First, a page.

Speaking to local press about the puzzle’s completion prior to its collapse from the wall of his studio, Mr Evans said: “I’m literally over the moon that I’ve finally reached the last piece. My fingers are sore, my eyes are tired but my heart is full of pride and I honestly couldn’t have done this without the backing of a superb team. I feel like I’ve reached my own moon landing and the eagle has landed.”
He is putting it all back together again. If it collapses a second time…I think someone is trying to tell the man something.
This next link is more recent, from yesterday via the Guardian Hollywood conservative unmasked as notorious Holocaust revisionist
To those who knew him, or thought they knew him, he was a cerebral, fun-loving gadfly who hosted boozy gatherings for Hollywood’s political conservatives. David Stein brought right-wing congressmen, celebrities, writers and entertainment industry figures together for shindigs, closed to outsiders, where they could scorn liberals and proclaim their true beliefs.
Over the past five years Stein’s organisation, Republican Party Animals, drew hundreds to regular events in and around Los Angeles, making him a darling of conservative blogs and talkshows. That he made respected documentaries on the Holocaust added intellectual cachet and Jewish support to Stein’s cocktail of politics, irreverence and rock and roll.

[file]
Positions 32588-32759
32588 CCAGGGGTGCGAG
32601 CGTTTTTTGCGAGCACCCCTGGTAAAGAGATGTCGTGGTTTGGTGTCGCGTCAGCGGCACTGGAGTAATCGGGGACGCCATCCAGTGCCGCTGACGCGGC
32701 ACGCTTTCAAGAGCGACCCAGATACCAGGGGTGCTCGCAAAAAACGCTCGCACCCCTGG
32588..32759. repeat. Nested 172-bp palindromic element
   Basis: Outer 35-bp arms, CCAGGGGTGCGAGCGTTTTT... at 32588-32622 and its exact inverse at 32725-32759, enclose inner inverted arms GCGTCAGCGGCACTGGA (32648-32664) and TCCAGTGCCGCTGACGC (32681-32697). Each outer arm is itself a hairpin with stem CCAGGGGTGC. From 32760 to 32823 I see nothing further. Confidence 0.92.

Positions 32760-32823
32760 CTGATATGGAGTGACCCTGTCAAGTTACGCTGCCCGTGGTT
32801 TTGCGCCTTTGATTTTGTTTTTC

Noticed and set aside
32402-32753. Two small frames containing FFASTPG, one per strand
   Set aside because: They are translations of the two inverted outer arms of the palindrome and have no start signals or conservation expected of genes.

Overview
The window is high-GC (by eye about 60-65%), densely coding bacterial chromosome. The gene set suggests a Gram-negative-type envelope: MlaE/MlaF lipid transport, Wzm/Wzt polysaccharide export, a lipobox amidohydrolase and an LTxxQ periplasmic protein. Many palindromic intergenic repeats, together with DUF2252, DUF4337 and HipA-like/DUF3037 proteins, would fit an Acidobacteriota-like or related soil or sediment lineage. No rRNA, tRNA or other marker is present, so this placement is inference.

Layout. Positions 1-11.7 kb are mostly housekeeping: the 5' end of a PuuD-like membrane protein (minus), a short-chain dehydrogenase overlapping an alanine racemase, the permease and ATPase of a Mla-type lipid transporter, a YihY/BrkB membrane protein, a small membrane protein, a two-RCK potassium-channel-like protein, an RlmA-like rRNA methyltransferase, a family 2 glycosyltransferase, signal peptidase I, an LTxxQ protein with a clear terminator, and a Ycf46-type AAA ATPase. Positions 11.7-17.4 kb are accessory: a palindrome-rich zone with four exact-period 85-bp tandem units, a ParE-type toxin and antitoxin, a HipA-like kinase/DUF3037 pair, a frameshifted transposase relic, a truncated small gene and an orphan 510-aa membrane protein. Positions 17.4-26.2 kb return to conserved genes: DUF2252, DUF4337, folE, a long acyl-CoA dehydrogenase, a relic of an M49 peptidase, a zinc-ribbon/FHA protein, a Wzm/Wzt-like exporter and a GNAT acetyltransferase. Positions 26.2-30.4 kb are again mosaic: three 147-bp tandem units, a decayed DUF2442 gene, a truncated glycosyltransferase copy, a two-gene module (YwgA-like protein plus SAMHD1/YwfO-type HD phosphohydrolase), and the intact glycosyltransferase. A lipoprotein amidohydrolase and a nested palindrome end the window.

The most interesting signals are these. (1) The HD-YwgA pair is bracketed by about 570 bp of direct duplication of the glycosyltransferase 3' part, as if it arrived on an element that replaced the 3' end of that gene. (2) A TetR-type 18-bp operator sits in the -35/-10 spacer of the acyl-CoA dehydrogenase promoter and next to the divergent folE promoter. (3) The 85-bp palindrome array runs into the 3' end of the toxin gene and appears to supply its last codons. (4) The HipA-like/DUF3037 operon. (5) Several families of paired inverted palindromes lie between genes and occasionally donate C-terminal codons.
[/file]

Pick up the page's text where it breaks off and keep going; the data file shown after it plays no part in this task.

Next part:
There was just one problem. Stein was not who he claimed. His real name can be revealed for the first time publicly – a close circle of confidants only found out the truth recently – as David Cole. And under that name he was once a reviled Holocaust revisionist who questioned the existence of Nazi gas chambers. He changed identities in January 1998.
Cole’s brazen reinvention as a social networker and political pundit deceived a roll-call of conservative politicians, filmmakers, journalists and broadcasters who had no clue about his past. A falling out with a friend led to his unmasking in his social circle two weeks ago, when a group of former supporters was shown YouTube clips of Cole’s incendiary – and until then forgotten – television appearances in the early 1990s.
As a combative twentysomething with tousled black hair, he was a vilified guest on chat shows hosted by Phil Donahue, Montel Williams and Morton Downey, among others, and was depicted as a neo-Nazi on news shows such as 60 Minutes and 48 Hours.
Read the rest of the exclusive interview at that link above…more stories after the jump.